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Sommaire: October 28, 2004: STATEMENT ON BEHALF OF THE EUROPEAN UNION BY MR. ARJAN HAMBURGER, DEPUTY PERMANENT REPRESENTATIVE, 59th GENERAL ASSEMBLY - FOURTH COMMITTEE, Agenda item 22: Assistance in Mine Action (New York)
I have the honour to speak on behalf of the European Union. The candidate countries Bulgaria, Romania, Turkey and Croatia*, the Countries of the Stabilization and Association Process and potential candidates the Former Yugoslav Republic of Macedonia and Serbia and Montenegro, and the EFTA country Iceland member of the European Economic Area, align themselves with this declaration.
1. Anti-personnel landmines and explosive remnants of war inflict death and injury around the world. The presence of mines and explosive remnants of war also cause serious social and economic consequences. Mines prevent refugees and other displaced persons to return to their homes and constitute an obstacle to humanitarian aid operations and to reconstruction and economic development.
2. Although resources allocated to mine-action activities have increased in recent years, there is a clear need to mobilize additional resources and to secure the best possible utilization of such resources. We need to continue our efforts to make a difference on the ground, where it is needed.
3. The First Review Conference of the Mine Ban Treaty, The 2004 Nairobi Summit on a Mine-Free World (29 November to 3 December 2004) represents a momentous event to assess the enormous progress made in ending the suffering caused by anti-personnel mines since the Convention was established. A lot of mines have been cleared, the number of new victims has fallen significantly in some countries and more attention is focused on assistance to landmine survivors. However many challenges remain. Therefore the Nairobi Summit should not only celebrate the remarkable progress that has been made, but also honestly review the critical issues that remain. In Nairobi we should demonstrate our collective will and commitment to move forward with determination.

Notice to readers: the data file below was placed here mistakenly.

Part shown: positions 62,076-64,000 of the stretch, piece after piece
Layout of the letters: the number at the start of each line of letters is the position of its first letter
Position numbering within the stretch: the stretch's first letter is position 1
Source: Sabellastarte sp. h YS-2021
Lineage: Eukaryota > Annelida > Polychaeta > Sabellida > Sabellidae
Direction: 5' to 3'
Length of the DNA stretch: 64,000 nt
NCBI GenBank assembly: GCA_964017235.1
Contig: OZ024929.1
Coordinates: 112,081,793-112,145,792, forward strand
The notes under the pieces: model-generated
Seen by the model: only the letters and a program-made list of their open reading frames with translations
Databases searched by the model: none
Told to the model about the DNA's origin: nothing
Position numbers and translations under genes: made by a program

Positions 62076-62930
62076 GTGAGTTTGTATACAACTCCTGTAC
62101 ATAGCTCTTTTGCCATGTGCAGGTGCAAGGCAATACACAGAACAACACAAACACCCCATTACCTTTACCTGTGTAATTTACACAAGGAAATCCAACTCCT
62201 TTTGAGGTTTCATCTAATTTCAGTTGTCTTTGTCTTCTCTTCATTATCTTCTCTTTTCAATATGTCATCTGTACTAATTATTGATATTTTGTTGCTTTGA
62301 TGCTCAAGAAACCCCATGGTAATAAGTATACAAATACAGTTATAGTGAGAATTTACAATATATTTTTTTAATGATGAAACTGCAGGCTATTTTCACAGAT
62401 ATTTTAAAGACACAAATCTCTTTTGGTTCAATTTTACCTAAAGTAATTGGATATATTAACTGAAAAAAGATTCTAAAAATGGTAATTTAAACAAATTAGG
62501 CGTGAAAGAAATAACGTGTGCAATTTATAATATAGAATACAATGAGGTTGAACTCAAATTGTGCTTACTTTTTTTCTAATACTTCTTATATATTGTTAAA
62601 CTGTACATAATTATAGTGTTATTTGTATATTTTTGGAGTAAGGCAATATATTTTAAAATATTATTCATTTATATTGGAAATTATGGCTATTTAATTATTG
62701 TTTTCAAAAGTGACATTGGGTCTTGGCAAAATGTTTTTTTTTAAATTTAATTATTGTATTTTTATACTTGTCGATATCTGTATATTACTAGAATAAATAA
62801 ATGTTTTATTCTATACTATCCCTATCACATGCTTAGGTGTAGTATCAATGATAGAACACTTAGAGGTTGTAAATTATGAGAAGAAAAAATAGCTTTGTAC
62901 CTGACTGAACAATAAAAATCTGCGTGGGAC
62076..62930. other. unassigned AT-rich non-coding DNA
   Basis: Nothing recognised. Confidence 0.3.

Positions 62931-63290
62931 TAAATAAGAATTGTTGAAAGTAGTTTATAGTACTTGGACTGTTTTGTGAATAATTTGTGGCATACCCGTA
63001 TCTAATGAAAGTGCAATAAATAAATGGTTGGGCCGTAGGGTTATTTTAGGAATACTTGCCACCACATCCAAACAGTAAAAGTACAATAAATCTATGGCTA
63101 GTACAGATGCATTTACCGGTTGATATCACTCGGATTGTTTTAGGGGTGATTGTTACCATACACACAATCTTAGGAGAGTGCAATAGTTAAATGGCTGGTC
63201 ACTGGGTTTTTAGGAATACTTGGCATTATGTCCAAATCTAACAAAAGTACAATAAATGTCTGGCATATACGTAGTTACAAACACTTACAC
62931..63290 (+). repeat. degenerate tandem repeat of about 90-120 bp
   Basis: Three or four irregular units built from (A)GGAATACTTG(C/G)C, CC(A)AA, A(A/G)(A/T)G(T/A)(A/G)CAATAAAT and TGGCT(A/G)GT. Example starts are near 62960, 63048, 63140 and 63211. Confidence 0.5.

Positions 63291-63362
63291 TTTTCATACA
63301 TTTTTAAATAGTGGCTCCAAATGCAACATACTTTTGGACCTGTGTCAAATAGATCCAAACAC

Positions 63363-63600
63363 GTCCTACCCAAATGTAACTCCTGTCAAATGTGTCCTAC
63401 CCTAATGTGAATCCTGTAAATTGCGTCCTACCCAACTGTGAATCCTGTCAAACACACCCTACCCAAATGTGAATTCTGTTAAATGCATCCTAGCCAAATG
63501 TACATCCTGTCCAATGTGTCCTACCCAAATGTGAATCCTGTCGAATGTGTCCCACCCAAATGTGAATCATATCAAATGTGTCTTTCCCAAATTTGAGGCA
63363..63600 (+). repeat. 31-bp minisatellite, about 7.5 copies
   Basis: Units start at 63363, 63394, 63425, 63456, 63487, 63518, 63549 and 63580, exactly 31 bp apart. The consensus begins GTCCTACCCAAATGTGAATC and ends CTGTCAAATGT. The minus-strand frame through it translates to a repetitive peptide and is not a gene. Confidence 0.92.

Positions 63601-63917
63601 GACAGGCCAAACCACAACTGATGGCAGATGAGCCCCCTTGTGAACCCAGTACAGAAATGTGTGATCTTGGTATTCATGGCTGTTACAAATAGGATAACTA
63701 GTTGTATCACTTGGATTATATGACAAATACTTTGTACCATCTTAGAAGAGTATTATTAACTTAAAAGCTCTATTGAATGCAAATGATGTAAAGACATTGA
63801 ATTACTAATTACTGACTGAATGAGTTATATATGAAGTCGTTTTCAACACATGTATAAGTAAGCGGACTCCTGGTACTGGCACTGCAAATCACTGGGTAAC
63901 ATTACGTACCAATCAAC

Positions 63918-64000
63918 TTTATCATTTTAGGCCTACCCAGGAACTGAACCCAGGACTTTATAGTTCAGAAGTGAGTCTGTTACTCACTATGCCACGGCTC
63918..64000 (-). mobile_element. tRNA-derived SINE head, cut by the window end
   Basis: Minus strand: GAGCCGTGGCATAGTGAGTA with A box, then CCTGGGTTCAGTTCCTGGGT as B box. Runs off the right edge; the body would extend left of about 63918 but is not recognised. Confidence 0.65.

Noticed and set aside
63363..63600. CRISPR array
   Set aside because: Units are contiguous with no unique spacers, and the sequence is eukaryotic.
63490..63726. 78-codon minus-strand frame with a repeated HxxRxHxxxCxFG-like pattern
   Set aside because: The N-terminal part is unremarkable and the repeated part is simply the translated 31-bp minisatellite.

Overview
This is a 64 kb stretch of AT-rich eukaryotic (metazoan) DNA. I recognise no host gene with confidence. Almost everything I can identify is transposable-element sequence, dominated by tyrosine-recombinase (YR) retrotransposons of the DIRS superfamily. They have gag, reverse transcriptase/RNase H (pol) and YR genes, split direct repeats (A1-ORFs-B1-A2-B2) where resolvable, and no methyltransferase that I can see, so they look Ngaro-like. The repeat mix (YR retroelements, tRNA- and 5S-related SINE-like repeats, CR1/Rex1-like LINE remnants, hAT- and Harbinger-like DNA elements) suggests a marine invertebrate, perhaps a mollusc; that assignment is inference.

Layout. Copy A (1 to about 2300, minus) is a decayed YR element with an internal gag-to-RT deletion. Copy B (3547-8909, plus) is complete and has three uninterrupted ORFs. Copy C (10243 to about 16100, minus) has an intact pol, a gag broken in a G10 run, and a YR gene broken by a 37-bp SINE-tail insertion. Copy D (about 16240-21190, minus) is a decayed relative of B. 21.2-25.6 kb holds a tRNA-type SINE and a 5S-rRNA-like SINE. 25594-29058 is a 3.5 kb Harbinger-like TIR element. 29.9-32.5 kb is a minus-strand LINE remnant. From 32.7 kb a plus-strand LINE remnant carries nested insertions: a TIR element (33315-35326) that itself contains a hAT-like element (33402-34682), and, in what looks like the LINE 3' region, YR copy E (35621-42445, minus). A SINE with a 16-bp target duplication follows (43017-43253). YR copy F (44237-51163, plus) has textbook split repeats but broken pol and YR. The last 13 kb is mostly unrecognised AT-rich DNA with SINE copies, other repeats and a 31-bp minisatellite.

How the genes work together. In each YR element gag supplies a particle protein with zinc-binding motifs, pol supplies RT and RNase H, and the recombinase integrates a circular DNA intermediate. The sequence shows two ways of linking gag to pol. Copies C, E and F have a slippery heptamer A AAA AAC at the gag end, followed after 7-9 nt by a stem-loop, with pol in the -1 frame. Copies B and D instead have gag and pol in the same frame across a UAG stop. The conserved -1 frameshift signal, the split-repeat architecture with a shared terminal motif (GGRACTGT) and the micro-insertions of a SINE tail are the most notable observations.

4. More than ever before, partners in mine action should be encouraged to strengthen cooperation and coordination, to build on national capacity, to increase national ownership and to explore ways to mainstream the landmine and unexploded ordnance issue into national development plans and programmes of mine affected countries. On all of these issues we face still many challenges. I would like to stress the important role of UNMAS in coordination and the leading role of UNDP in capacity building. But in fact, effective coordination and increased national ownership is something we should all contribute to. It is a common responsibility and should therefore be a joint effort of mine-affected countries, donor governments, regional institutions, national and international NGO’s as well as all bodies of the United Nations. In this regard the European Union welcomes the ongoing discussions between the United Nations and NGO’s to improve cooperation and coordination mechanisms in the field as well as enhance transparant prioritization and cost effectiveness.
5. Our ultimate goal is to come to the best possible response to the needs of mine affected communities around the world. The European Union is committed to meet the challenge of planning for a clear way forward.
6. The The EU has led a series of informal consultations on a Resolution under this agenda item "assistance in mine action", as we have been doing in previous years. Although there was good progress in these informals on a number of issues and a near consensus was achieved, through constructive engagement from delegations, a number of points remained on which consensus could not be reached. We have therefore decided to introduce a decision that will defer the item to next year. It is unfortunate that the GA will not be able to express its views on Mine Action this year and cannot give guidance to those engaged in Mine Action, this year. We consider this a missed opportunity. Keeping in mind that the ultimate goal of this resolution is the relief of human suffering caused by mines and explosive remnants of war, it is even more disappointing that no common ground could be found to achieve that goal. It is therefore that we call upon all UN Member States to combine their efforts in order to achieve progress in this field during the 60th session of the GA. We believe firmly in a constructive dialogue between the UN secretariat and Member States. Deriving from this dialogue, the SG has the mandate and responsibility to organize the UN's coordination and response to the mine problem. Interventions in Mine Action by the UN and others can only be effective by respecting this mandate, while recognizing the need for ownership and leadership of mine affected countries in the response.